by Bernadette Bridges
Film genres know no religion, and at AJFF we’re not scared to say that we love a good horror film. At past festivals, we loved Demon and Jeruzalem, which were both screened in 2016. Who knows, maybe a few will pop up in this year’s line-up?
But we wonder, as you celebrate Halloween, what is it that makes a film scary?
YouTube account Now You See It tells us what makes a scary scene. Their definition: one large, lasting scare that aligns the viewers with the defenseless protagonist. How that protagonist eventually resolves, or doesn’t resolve, their conflict decides the scariness factor for the entire film. There are endless choices of scary movies that we could dissect, but there are three Jewish directors who bring us three perfectly differing examples.
The Evil Dead (1981)
Microscopic synopsis: A bunch of friends rent a cabin in the woods and are slowly possessed/terrorized by demons.
This cult hit created by Jewish filmmaker Sam Raimi can be found on pretty much every list of must-see horror films. But, let’s be real, if we were only to rate horror movies based on their sheer scariness, would The Evil Dead make the cut?
And yet people LOVE this movie. Empire Magazine ranked Ash Williams, the series’ protagonist, 25th in their list of the 100 Greatest Movie Characters. The movie inspired a musical, multiple video games, and a spin-off TV show. And, we have to admit, we’re hooked too. If we remember Now You See It's guideline for a scary scene, The Evil Dead triumphs at aligning the audience with the protagonist, even if it experiences a few pitfalls with the scares themselves.
Raimi specifically frames the protagonists as the prey through his use of Peeping Tom shots. While, technically speaking, the first film has its laughable moments (unfocused shots, the acting, and the special effects), nevertheless “the film is ferociously kinetic and full of visual surprises". And, returning to the idea of whether the protagonist does or doesn’t resolve the conflict, Raimi leaves us unsettled as (spoiler alert) Ash encounters an evil spirit at the very end of the film.
Microscopic synopsis: Shark kills woman. Dudes try to capture shark. Shark kills lots of beach-goers (and a few of the main dudes).
Two notes into the theme song and we’re wrapped up in Jewish filmmaker Steven Spielberg's masterpiece, Jaws. We can all agree that, yes, Jaws is a fantastic movie. But, in terms of Now You See It’s scary movie standards, is this film worthy of scary approval?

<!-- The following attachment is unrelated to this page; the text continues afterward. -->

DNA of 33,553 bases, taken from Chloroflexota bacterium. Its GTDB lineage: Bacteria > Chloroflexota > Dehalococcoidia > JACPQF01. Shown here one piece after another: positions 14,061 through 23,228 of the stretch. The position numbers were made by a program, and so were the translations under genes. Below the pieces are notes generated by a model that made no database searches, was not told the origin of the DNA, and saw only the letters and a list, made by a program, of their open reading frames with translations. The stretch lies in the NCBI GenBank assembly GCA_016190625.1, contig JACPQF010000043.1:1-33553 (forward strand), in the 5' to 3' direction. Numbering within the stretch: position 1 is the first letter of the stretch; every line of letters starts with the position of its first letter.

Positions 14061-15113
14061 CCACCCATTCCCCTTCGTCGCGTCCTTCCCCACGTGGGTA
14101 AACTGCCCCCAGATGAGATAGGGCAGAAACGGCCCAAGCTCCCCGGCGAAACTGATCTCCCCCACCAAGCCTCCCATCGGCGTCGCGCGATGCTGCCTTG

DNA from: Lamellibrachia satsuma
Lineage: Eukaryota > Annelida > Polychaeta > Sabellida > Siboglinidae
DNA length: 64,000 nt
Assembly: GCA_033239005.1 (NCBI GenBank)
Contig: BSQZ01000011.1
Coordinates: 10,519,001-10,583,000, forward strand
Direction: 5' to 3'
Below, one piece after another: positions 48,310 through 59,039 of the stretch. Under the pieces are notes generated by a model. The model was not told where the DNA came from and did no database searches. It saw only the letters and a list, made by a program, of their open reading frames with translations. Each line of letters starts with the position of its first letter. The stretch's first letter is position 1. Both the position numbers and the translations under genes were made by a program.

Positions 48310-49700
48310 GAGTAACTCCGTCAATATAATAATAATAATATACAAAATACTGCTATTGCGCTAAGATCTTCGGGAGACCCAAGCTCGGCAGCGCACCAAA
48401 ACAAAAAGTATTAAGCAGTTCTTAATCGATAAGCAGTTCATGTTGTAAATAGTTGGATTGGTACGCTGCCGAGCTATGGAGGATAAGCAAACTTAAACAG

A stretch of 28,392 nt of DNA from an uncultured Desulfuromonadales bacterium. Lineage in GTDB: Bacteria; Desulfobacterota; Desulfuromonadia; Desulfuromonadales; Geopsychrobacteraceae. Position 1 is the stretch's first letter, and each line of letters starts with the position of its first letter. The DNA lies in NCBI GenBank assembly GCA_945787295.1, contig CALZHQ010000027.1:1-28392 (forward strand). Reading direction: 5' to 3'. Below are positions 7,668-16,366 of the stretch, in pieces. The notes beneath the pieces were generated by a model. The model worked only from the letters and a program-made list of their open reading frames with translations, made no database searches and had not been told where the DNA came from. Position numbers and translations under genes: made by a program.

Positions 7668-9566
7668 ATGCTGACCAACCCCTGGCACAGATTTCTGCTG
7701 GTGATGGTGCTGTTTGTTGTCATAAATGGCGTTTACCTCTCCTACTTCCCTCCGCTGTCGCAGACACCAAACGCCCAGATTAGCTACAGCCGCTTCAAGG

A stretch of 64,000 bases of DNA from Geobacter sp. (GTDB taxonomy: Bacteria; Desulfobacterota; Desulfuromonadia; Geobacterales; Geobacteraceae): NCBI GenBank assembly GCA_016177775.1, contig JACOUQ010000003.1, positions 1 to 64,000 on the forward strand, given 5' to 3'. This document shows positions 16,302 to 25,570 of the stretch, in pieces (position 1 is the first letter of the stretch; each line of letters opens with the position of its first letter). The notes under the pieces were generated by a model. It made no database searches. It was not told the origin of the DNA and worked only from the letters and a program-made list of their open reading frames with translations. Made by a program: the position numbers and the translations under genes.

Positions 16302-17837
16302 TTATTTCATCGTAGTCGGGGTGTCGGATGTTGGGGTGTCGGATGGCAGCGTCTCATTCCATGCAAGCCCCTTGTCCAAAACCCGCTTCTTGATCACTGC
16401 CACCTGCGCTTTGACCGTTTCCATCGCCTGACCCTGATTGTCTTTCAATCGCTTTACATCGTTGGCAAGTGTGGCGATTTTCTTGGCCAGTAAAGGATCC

The fear factor is high enough, particularly because we rarely see the shark itself. Spielberg does also successfully navigate the use of scenes with one large scare rather than many little ones. And, according to our other scary movie guideline, he does align us with the protagonist who ends up defeating his fear and the toothy predator. The film triggered such fear that it helped cause a decline in the number of large sharks, which fell by 50%, and kept people out of the water for generations. Still, if we're being honest, we don’t know if we can rightly classify it as a scary movie.
The Ring (2002)
Microscopic synopsis: Teens watch a movie that they all know will lead to their death; it does. A journalist tries to investigate the tape, seven day chaos ensues.
Jewish filmmaker Gore Verbinski’s remake of the Japanese film Ringu is part of a truly harrowing film legacy that leaves its mark forever within American cinema. The Ring helped usher in a long line of Japanese horror remakes, reinvigorating the genre of J-Horror.
We can't help but chuckle at how dated this movie is: the horror revolves around the watching and copying of VHS tapes, proceeded by mysterious calls received on the characters’ home phones. But, to get to our actual analysis, let’s look at the scare factor of this movie.
Verbinski clearly follows Now You See It’s “one large scare” rule, seeing as the entire movie really only consists of rising anticipation ahead of the singular, final moment. As Joe Morgenstern said in his review, “watching The Ring won’t kill you, but it could bore you half to death". And, while we can agree to some extent that the film does leave us in suspense for most of its duration, it pays off with a profound and very unsettling ending that leaves us without a conclusion.
Verbinski somehow successfully translates the raw fear from 90’s Japan in his remake, and in the end we can all connect with fear of change in an age of technological revolutions.
Maybe, in the end, the real criteria is this: A movie is really scary if it "keep[s] playing even if you shut your eyes – they beat on the backs of your eyelids, like ideas that can't be shut away."
In addition to being a talented writer, Bernadette Bridges is a student at Columbia and an AJFF intern; and you could be too. Interested? Let us know.